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Seeing the Light

In September of 1995, I attended the Northern California kickoff of the Clinton/Gore campaign. Ten months earlier I had witnessed the panic Gingrich's victory had provoked in the White House. In subsequent months President Clinton had exhorted amoral operatives, like chief strategist Dick Morris, to do whatever it took to regain political control. After all, since the victorious Gingrich hadn't played it straight, didn't the nation's commander in chief have the right to rise above the rules? I was now curious to see how this logic was playing out.

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The luncheon fundraiser took place in the bowels of San Francisco's Fairmont Hotel, which sits atop Nob Hill. Most of the $1,000-a-seat ticket holders (mine was a gift from someone who'd purchased a table) who crowded into the downstairs ballroom appeared to be genuine Clinton supporters. A senior administration official once told me that nothing under $250,000 really registers on the White House policy radar. Still, in order to qualify for federal matching funds, the Clinton/Gore campaign needed to raise $29 million in contributions of $1,000 or less. Thus, these relatively low-dollar donors were encouraged (by extensive security checks and expensive souvenirs) to feel as if they were entering a subterranean sanctum open only to people of substance.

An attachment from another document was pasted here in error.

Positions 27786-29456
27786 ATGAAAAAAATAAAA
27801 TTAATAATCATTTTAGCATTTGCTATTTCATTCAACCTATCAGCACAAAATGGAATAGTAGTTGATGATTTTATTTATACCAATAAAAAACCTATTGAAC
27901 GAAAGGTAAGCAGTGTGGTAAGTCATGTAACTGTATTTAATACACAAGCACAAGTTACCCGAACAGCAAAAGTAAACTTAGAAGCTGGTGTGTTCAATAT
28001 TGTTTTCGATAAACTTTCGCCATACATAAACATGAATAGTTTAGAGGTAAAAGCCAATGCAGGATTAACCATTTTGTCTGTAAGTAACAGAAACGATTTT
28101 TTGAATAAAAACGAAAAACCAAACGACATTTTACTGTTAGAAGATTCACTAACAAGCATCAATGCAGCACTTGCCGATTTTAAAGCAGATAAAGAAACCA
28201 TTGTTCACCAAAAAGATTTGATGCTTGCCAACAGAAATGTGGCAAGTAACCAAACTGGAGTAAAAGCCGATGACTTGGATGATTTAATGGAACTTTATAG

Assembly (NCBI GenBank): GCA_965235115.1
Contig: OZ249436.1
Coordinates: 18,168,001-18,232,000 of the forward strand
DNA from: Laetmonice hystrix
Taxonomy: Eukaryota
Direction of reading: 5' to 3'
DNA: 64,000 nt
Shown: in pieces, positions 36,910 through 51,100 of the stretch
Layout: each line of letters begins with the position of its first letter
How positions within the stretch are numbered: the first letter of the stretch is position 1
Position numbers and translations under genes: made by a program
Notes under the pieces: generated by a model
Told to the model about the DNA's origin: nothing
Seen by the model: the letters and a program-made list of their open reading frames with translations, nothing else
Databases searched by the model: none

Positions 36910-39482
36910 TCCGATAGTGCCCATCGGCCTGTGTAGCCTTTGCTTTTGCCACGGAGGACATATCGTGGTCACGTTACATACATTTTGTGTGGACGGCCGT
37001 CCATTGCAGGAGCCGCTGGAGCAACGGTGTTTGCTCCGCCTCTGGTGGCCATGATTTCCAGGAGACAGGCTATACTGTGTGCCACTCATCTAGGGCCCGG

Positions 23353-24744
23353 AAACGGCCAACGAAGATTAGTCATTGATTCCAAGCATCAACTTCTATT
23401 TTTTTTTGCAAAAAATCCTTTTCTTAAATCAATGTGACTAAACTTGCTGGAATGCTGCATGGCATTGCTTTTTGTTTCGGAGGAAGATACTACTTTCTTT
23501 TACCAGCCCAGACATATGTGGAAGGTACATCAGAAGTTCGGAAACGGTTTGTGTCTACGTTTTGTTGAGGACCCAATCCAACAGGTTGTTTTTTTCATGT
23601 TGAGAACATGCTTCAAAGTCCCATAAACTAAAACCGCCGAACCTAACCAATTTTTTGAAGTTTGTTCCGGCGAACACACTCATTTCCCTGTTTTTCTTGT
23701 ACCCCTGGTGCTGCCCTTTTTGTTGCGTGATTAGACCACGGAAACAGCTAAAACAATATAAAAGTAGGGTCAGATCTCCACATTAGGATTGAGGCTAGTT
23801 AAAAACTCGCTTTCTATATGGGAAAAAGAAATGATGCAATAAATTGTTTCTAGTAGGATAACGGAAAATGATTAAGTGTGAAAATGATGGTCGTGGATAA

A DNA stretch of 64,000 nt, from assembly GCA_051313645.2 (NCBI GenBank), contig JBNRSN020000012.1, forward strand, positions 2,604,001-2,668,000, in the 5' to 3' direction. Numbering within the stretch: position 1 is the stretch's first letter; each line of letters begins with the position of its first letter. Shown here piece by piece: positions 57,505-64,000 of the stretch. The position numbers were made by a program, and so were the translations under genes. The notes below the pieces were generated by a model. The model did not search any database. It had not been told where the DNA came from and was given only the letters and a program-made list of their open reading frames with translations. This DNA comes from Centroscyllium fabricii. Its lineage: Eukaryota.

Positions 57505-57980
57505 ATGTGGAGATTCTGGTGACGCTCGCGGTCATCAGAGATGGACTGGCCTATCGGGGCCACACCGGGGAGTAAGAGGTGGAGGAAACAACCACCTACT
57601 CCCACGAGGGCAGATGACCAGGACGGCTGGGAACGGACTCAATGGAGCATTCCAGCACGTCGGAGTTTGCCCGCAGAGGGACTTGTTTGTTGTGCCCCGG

Musical grace notes were provided by San Francisco's beloved Glide Memorial United Methodist Church choir, a diverse group crossing both race and class lines. In his preliminary remarks President Clinton alluded to them as the essence of Democratic Party values. During the luncheon, the president's optimism contrasted sharply with the gloomy mood I'd seen pervade the White House 10 months earlier. To the cheers of some 700 supporters, Clinton attacked the forces of social decay, notably Calvin Klein. "Maybe I'm just getting old-fashioned, but I just came out of my shoes when I saw those teenagers depicted the way they were in those Calvin Klein ads. I thought it was wrong." (At a subsequent fundraiser in Hollywood, Clinton would initially find himself seated next to, and chatting happily with, Calvin Klein. That event was completely closed to the press and no word or pictures of the two men together ever leaked out.)

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